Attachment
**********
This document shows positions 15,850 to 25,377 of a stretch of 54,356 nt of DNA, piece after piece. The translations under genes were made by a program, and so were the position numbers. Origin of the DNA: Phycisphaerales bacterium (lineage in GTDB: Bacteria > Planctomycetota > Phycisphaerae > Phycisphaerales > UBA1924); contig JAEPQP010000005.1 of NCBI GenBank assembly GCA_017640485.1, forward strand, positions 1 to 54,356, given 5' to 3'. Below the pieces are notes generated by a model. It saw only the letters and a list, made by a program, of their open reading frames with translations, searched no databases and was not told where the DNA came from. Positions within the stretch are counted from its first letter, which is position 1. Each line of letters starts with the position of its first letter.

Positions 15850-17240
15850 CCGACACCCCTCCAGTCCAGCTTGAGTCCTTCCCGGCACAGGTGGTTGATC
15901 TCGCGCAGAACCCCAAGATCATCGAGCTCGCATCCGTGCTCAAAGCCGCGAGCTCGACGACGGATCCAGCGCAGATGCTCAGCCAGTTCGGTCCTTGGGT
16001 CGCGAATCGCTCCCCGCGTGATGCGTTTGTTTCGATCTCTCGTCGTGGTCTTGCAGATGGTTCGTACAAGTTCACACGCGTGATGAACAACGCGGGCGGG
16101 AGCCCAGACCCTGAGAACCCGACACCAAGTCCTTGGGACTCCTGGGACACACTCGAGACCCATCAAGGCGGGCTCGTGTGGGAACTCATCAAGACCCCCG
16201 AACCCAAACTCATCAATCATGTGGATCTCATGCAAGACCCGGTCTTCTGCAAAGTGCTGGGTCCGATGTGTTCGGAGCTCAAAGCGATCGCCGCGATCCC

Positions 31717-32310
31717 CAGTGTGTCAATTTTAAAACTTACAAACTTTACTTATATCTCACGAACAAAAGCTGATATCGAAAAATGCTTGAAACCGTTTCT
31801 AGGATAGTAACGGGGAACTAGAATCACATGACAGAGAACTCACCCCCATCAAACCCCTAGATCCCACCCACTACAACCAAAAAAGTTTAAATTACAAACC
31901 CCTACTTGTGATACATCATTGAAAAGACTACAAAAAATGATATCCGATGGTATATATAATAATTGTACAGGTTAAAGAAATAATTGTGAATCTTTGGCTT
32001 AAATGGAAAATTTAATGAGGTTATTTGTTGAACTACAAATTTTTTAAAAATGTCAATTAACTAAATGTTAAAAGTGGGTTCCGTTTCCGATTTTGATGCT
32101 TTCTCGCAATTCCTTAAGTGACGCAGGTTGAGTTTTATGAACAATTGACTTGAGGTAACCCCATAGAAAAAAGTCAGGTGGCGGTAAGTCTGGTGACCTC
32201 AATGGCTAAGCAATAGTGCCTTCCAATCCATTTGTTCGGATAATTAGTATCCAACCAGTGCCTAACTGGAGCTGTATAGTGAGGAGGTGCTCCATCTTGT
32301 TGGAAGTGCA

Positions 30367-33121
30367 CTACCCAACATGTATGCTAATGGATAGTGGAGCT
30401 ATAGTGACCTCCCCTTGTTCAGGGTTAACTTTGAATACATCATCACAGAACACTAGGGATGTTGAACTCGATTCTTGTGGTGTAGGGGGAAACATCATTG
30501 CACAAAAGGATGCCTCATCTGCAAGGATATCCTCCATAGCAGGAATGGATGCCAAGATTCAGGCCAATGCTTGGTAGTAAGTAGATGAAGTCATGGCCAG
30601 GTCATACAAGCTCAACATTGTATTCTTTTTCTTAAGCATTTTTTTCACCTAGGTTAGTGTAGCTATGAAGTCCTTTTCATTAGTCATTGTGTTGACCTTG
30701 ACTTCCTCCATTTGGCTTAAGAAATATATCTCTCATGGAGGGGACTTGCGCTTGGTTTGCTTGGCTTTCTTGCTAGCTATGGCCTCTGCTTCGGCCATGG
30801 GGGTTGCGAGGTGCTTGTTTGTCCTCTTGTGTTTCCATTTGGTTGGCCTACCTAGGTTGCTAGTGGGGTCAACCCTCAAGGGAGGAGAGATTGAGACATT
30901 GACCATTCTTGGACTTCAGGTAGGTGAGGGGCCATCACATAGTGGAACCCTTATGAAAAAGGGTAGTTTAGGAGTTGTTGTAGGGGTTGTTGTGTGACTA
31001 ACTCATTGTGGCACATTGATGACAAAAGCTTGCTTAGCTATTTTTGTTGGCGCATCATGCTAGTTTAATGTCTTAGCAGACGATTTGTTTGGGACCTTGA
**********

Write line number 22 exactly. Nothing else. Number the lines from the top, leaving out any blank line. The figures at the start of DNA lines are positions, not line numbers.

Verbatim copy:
30801 GGGTTGCGAGGTGCTTGTTTGTCCTCTTGTGTTTCCATTTGGTTGGCCTACCTAGGTTGCTAGTGGGGTCAACCCTCAAGGGAGGAGAGATTGAGACATT